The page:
What is property? And why does it rank up there in importance with life and liberty?
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First, we start with the premise that we value life. If there’s one entitlement we can agree on, it should be that we are each entitled to our right to life. The only way to forfeit that is voluntarily, as in war, or stepping in to protect someone being harmed. Or, if we take some other innocent person’s life, then the law can allow society to take our life. So we start with valuing life.
If we can’t agree to the right to life, then it’s hard to find any common ground. As I write, there’s a bill in Congress to protect the life of children born alive—particularly in a failed abortion procedure (failure to kill the infant before birth). [The bill failed. All Democrat presidential candidates and other likely candidates just voted that murdering newborns is fine with them. Remember that when it’s time to vote and someone tries to tell you Trump is the worst president ever.] The anti-life people, who like to euphemistically call themselves pro-choice, are finally admitting that there’s no difference between a baby just before birth and just after—and if they’re willing to kill just before birth, then they have no reason not to extend that willingness to kill a child after birth. What ought to go without saying—that an innocent baby is a life worth protecting from murder—is something we now have to spell out.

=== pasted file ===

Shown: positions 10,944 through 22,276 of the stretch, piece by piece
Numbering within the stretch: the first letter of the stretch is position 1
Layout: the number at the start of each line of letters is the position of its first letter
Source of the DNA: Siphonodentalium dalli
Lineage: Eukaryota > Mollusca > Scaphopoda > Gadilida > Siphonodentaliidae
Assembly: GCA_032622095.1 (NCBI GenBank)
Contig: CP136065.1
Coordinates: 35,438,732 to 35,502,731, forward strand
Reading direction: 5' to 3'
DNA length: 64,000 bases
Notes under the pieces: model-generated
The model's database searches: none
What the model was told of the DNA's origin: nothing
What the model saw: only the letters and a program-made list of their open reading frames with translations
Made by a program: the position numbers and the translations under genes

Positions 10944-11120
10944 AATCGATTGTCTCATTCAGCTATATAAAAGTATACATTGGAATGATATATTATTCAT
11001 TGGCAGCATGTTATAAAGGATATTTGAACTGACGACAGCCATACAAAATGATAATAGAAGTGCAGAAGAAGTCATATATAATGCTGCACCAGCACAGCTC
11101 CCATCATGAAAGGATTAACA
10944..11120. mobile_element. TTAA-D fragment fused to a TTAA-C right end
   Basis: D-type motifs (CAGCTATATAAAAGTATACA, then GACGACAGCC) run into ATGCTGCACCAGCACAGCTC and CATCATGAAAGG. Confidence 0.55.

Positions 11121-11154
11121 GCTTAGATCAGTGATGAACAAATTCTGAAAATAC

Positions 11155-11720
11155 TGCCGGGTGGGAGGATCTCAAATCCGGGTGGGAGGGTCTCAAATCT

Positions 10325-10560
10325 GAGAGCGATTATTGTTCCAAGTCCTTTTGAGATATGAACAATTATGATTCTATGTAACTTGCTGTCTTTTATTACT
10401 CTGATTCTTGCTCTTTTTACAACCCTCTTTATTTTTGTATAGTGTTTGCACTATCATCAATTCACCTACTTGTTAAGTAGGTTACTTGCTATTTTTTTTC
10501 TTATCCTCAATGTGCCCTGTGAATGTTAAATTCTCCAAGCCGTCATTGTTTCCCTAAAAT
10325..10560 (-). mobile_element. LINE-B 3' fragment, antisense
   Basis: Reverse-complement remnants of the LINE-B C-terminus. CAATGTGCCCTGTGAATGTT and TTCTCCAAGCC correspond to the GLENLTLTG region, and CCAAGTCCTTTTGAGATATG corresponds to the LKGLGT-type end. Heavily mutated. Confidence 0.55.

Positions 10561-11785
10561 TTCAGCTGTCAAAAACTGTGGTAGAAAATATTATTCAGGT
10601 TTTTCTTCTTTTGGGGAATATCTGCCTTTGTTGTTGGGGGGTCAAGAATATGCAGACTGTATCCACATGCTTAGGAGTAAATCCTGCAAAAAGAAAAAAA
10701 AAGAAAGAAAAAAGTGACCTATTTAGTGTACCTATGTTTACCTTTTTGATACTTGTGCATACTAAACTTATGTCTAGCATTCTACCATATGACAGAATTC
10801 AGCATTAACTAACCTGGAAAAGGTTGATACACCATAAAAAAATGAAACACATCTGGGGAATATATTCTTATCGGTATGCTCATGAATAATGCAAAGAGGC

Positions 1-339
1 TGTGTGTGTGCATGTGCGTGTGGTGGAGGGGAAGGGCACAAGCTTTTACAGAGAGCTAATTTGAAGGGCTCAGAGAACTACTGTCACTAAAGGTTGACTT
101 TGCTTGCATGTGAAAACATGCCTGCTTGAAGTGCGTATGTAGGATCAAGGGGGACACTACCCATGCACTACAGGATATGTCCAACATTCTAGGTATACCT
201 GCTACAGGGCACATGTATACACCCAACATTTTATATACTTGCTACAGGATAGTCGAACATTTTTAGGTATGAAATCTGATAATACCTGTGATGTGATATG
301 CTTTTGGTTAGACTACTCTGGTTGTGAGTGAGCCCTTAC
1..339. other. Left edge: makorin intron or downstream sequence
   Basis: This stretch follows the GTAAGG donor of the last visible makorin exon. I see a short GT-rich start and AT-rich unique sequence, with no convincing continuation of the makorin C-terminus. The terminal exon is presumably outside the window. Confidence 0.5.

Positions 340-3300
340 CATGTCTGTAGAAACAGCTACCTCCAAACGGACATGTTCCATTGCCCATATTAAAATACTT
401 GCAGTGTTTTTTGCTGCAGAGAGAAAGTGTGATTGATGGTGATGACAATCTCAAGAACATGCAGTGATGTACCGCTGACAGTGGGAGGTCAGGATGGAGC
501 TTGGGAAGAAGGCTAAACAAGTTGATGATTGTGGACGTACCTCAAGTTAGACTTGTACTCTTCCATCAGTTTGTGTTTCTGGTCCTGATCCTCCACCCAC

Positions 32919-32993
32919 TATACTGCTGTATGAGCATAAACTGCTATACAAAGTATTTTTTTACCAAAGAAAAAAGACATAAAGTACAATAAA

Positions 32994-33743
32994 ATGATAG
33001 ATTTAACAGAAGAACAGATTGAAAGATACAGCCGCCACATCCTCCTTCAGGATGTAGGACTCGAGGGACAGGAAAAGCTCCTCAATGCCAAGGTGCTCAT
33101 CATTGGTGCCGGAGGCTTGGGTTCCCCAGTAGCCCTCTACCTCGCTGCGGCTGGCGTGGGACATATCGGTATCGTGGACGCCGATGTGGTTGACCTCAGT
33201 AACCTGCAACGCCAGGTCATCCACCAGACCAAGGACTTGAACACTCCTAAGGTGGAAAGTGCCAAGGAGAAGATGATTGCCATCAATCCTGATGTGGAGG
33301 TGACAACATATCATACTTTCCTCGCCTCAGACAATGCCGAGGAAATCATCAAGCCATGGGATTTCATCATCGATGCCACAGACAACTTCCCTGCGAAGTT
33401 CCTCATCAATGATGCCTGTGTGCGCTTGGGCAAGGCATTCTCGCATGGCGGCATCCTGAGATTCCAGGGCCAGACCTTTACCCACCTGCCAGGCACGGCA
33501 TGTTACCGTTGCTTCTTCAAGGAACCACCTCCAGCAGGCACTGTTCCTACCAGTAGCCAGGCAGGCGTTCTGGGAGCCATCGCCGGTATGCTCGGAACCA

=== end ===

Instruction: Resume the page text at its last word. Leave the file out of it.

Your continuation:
If we were to exemplify savagery, killing innocent babies would be on the poster.
So, let’s start with valuing life.
And then we can move on to how we spend our life. Freedom, or liberty, means we get to choose how we go about living, which will include doing work to sustain ourselves. Because we’re all born naked, shelterless, and ignorant—so much so that we really need a family to provide the necessities until we grow and learn to provide them for ourselves, which can take close to a couple of decades. Once we’ve become capable, liberty is how we pursue overcoming our original state of poverty and ignorance, and then enjoy the fruits of those endeavors.
In short, liberty is freedom to spend our lives, portion by portion. We may exchange our time and energy in exchange for money, which is a symbol for exchange of labor—or for a portion of our lives. Money makes it easier to exchange a piece of our labor that results in, say, a chair we built, with a person who fished for some food for dinner, if we have a common rate of exchange. Then you can get fish for dinner—or the several dinners a chair would be worth—from someone who doesn’t need another chair, but who does want something someone else produced, who does need a new chair. It’s just an easier means of exchanging our work for what we could use beyond simply the fruits of our own labors.
It’s a free exchange.
What is it when your work is required, but it’s not a free exchange? That’s slavery. Someone uses your time and energy—a portion of your life—and takes the fruits of your labor, instead of leaving you those fruits for your use. If you value life, you can see that stealing a portion of a person’s life is also wrong.
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That covers life and liberty. Then, what is property? It is the result of your labor, above and beyond what you need to survive, that you can continue using. It’s another word for wealth, which simply means the accumulation of the results of your labor beyond what you need to subsist.
There’s another word for that: capital. It means that you have acquired wealth—results of labor beyond subsistence, that you can then use to invest in tools or other ways of creating more wealth. Or just keep it on hand until such an opportunity arises. It’s not evil; it exists only from successful work—or successful spending of a portion of your life.